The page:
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Other namesLipomastia, fatty breasts
Gynecomastia 001.jpg
A male with probable comorbid gynecomastia and pseudogynecomastia.
SpecialtyPlastic surgery

Adipomastia, also known colloquially as fatty breasts,[1] is a condition defined as an excess of skin and adipose tissue in the breasts without true breast glandular tissue.[2][3] It is commonly present in men with obesity, and is particularly apparent in men who have undergone massive weight loss.[4][5] A related/synonymous term is pseudogynecomastia.[6] The condition is different and should be distinguished from gynecomastia ("women's breasts"), which involves true glandular breast development in a male.[6] The two conditions can usually be distinguished easily by palpation to check for the presence of glandular tissue.[5][7] Another difference between the conditions is that breast pain/tenderness does not occur in pseudogynecomastia.[4] Sometimes, gynecomastia and pseudogynecomastia are present together; this is related to the fact that fat tissue expresses aromatase, the enzyme responsible for the synthesis of estrogen, and estrogen is produced to a disproportionate extent in men with excessive amounts of fat, resulting in simultaneous glandular enlargement.[4][8]


  1. ^ Clinical Assistant Professor Brown University Providence Rhode Island Attending Physician Hallette Center for Diabetes Providence Rhode Island Marc J Laufgraben; Marc J. Laufgraben; Geetha Gopalakrishnan (3 June 2013). Tarascon Adult Endocrinology Pocketbook. Jones & Bartlett Publishers. pp. 205–. ISBN 978-1-4496-4857-2.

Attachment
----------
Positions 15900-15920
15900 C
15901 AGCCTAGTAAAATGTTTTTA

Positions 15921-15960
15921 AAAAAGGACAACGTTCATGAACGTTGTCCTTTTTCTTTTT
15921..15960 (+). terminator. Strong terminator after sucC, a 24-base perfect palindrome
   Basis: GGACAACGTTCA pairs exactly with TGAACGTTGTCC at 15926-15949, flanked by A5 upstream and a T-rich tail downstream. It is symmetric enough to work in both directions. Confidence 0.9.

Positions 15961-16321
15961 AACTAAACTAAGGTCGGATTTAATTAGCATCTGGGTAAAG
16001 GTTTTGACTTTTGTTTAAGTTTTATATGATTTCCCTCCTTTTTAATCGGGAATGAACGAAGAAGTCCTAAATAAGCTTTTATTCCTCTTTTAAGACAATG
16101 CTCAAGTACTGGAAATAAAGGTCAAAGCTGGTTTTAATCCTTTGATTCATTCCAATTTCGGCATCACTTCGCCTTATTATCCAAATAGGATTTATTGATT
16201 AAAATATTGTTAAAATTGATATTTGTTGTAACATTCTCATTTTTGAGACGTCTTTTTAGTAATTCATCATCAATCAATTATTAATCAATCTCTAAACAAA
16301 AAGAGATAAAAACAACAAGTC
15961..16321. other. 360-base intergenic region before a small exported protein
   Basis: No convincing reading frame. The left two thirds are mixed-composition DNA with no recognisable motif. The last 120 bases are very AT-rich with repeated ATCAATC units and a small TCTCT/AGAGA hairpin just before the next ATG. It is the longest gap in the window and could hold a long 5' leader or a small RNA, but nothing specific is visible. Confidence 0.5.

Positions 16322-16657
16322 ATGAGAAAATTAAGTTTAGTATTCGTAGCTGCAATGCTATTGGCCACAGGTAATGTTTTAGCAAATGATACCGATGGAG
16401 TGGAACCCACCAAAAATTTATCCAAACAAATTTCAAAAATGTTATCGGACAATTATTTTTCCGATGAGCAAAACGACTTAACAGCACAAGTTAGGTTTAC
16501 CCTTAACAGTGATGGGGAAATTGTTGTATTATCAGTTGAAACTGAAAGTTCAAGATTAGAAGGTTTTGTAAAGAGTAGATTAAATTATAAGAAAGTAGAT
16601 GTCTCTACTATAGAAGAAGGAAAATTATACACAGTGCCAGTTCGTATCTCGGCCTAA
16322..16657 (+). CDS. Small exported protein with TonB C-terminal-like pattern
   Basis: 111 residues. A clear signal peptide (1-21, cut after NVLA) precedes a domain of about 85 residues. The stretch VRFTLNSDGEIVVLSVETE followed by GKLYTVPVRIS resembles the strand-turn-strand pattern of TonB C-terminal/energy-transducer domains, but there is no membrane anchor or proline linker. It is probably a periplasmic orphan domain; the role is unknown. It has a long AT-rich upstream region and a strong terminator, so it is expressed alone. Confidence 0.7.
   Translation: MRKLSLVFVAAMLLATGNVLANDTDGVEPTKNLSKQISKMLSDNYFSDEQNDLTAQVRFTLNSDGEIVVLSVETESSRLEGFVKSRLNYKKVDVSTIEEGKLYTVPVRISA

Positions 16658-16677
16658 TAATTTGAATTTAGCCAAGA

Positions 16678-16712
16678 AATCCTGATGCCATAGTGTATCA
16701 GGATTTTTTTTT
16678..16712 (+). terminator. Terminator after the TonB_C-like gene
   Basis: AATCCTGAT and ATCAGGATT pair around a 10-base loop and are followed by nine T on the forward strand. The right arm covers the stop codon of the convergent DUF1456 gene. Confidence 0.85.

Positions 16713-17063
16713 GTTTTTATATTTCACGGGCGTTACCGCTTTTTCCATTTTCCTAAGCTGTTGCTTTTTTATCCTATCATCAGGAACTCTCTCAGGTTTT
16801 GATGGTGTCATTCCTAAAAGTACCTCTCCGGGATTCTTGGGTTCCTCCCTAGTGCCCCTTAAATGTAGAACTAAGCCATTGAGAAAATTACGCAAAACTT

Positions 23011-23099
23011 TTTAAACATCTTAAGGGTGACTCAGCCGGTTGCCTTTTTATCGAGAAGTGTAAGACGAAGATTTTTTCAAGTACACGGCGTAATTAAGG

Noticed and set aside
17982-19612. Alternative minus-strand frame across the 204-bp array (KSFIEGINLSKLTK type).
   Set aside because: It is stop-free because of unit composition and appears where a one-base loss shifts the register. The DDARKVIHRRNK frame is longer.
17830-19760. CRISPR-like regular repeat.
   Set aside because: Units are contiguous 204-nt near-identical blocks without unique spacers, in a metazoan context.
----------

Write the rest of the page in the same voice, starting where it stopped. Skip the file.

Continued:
2. ^ Mark Dennis; William Talbot Bowen; Lucy Cho (31 August 2016). Mechanisms of Clinical Signs - EPub3. Elsevier Health Sciences. pp. 599–. ISBN 978-0-7295-8561-3.
  3. ^ William T. O'Donohue; Lorraine T. Benuto; Lauren Woodward Tolle (8 July 2014). Handbook of Adolescent Health Psychology. Springer Science & Business Media. pp. 246–. ISBN 978-1-4614-6633-8.
  4. ^ a b c Z. Hochberg (1 January 2007). Practical Algorithms in Pediatric Endocrinology. Karger Medical and Scientific Publishers. pp. 21–. ISBN 978-3-8055-8220-9.
  5. ^ a b Seth Thaller; Mimis Cohen (28 February 2013). Cosmetic Surgery After Massive Weight Loss. JP Medical Ltd. pp. 133–. ISBN 978-1-907816-28-4.
  6. ^ a b Nihal Thomas (30 April 2016). Clinical Atlas in Endocrinology & Diabetes: A Case-Based Compendium. JP Medical Ltd. pp. 387–. ISBN 978-93-5152-857-9.
  7. ^ Eberhard Nieschlag; Hermann Behre (29 June 2013). Andrology: Male Reproductive Health and Dysfunction. Springer Science & Business Media. pp. 232–. ISBN 978-3-662-04491-9.
  8. ^ Michael Steven Kappy; David B. Allen (M.D.); Mitchell E. Geffner (2005). Principles and Practice of Pediatric Endocrinology. Charles C Thomas Publisher. pp. 261–. ISBN 978-0-398-07554-5.

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